Phil Gahm’s In & Out of the Box Philanthropy
Written by Courtney Kinney Woeste
Photography by Chris Witzke & Kertis Creative
Phil Gahm is standing in the basement of his Indian Hills condo, fondly flipping through a stack of letters and hand-made thank you cards. He pulls out one, then another, smiling and telling stories about the people who wrote them.
The cards and letters are all from people Gahm has hosted in his suite at the KFC Yum! Center during University of Louisville basketball games. But they aren’t business contacts or golf buddies or even family members. They’re kids from Big Brothers Big Sisters and homeless families from the Volunteers of America. They’re members of autism and cystic fibrosis groups. They’re people facing adversity whose lives Gahm is hoping to change through his organization, “The Champ” Foundation.
And, in turn, they’re changing his. “You don’t realize how much good is going on in our community. I get to see the good things in that suite,” says Gahm, 59, who created the organization in 2010. “I call it my ‘sacred space’ because anybody who walks into that space is showing me, by example, how you’re supposed to be compassionate, how you’re supposed to be helpful and be thoughtful. After you hang around those people enough, you start thinking ‘maybe I should start to be like that, too.’ ”
Gahm is co-owner of his family’s successful cabinet business, Kitchen Kompact, and part of the family that founded Valhalla Golf Club. He’s a dad and a sports nut. “Philanthropist” isn’t a title he planned to add to that list, and one that – with his trademark humility – he tends to shrug off. But a health scare almost 20 years ago set him on a path that, through a series of events and chance meetings, made him into one nonetheless.
In 1997, Gahm, then a 40-year-old father of five, was playing in a golf tournament when what felt like an electric shock to the head took him to the ground. He was sweating, with a nagging pain in his throat, but the former high school football star and Purdue University rugby player got up and finished the round anyway.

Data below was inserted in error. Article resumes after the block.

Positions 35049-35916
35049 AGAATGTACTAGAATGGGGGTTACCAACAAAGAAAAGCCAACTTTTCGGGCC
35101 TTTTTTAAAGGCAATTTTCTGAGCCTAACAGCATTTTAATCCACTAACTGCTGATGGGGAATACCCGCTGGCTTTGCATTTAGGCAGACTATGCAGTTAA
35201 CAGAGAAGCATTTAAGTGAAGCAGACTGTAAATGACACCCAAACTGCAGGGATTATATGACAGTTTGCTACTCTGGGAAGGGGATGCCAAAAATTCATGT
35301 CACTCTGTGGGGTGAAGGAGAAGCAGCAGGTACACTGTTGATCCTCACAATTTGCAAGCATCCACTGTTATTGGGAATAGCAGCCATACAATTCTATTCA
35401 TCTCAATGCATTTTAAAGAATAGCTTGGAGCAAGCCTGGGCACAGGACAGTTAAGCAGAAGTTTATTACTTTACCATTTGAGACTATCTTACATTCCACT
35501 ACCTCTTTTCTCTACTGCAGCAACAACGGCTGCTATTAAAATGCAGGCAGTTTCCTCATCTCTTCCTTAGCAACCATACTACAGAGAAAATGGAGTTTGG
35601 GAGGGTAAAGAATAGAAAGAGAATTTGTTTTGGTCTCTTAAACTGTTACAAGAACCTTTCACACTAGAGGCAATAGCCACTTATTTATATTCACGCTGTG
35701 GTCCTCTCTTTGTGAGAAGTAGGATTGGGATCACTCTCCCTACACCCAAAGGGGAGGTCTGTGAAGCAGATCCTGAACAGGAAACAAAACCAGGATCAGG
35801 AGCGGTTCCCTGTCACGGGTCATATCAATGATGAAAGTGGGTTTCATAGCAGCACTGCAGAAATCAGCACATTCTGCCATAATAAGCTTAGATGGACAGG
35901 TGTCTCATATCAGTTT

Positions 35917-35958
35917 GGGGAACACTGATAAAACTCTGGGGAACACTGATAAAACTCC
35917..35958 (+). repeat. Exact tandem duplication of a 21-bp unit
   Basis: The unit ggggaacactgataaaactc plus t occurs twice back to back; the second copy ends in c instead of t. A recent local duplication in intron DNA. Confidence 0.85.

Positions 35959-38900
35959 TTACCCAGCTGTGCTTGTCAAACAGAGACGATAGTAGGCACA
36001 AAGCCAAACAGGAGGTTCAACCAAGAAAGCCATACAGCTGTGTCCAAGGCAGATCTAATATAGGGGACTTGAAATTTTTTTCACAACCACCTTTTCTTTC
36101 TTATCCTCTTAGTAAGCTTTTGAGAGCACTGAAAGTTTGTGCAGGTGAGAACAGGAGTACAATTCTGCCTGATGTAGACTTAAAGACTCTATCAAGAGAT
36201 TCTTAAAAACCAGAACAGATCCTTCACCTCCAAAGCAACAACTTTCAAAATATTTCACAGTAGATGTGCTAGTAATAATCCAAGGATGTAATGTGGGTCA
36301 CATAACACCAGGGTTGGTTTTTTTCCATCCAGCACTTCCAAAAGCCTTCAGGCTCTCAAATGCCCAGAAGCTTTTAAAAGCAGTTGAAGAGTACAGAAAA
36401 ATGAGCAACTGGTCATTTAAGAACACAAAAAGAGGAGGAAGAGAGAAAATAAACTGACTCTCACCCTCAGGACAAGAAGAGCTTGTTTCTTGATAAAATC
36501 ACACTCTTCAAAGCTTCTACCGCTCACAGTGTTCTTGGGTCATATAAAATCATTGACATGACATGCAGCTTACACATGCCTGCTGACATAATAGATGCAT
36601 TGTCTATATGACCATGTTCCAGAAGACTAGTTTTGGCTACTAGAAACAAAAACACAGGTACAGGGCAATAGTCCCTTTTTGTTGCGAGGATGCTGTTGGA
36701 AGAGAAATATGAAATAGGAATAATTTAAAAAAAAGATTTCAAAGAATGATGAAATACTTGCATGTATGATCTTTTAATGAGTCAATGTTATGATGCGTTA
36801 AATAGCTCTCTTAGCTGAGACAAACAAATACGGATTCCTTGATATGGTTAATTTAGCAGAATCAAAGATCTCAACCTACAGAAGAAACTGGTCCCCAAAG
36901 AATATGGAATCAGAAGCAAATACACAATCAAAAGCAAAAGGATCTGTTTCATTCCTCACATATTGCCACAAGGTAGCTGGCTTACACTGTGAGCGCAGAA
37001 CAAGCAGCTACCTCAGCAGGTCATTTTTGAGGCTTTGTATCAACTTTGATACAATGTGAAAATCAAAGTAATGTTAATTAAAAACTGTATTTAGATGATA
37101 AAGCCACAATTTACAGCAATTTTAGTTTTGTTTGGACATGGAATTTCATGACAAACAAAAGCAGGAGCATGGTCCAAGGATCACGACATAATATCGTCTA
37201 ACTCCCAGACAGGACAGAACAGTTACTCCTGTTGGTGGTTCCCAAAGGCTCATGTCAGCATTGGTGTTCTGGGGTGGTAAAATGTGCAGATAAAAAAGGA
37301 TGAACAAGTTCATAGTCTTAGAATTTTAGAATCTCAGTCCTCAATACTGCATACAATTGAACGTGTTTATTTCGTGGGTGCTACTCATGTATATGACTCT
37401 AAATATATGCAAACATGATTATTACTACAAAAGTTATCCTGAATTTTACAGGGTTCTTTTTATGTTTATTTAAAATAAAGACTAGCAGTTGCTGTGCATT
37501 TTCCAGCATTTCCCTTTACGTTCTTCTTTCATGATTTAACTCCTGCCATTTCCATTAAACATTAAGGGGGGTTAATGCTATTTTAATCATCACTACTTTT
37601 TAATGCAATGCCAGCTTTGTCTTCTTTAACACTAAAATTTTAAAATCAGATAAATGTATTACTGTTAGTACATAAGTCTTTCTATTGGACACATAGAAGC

A trip to urgent care later in the day found nothing out of the ordinary, and he geared up for day two of the tournament. Standing on the first tee the next morning, rain began pouring, and the tournament was cancelled. But the celebratory dinner was still a go and, despite still feeling a bit off, Gahm went. Not long into the evening, that nagging pain suddenly turned into a dagger-like stabbing in his throat. Gahm rushed to the emergency room.
Within hours, he was undergoing a triple bypass to repair a dissection of the aorta, a tear in the wall of the main artery that carries blood from the heart. It’s a life-threatening condition that usually goes undiagnosed until it stops a patient’s heart. The doctors told Gahm he was within an hour of dying. If he’d played golf that day, they said, he’d have died on the course.
The brush with death pushed Gahm into a low period. He was stressed and crying at work. He needed something, he just didn’t know what.
“When you think you’re invincible and then you’re not, you think you’re dead,” Gahm says. “I just needed something to make me feel like, ‘hey, God, you kept me around. What did you keep me around for?’ I had no clue. That’s all I was thinking about for two years.”
In 1999, his mother also suffered a dissection of the aorta. Thanks to Gahm’s experience two years earlier, he recognized the symptoms and the doctors were able to diagnose it in time. That helped him to start his own existential healing process.
“I thought, I’ve got to do something. I’ve got to say thank you somehow,” Gahm says.
Gahm didn’t know what that meant – just that it should have something to do with sports, and it had to be hands on. Around 2000, Gahm started playing basketball every Monday afternoon with kids in the after-school program at St. Boniface Church. After a while, he was looking for something more when he came across a note in the church bulletin asking for volunteers for Meals on Wheels. The nun who usually delivered for ElderServe would be leaving, and someone needed to replace her. Gahm signed up.
On his first day, he met Robert Blincoe. Sister Dorothy told him Mr. Blincoe was special. But Gahm didn’t spend too much time finding out more.
“I got in, I got out. I was delivering food, making myself think I’m doing something good, but I was always in a hurry,” Gahm says.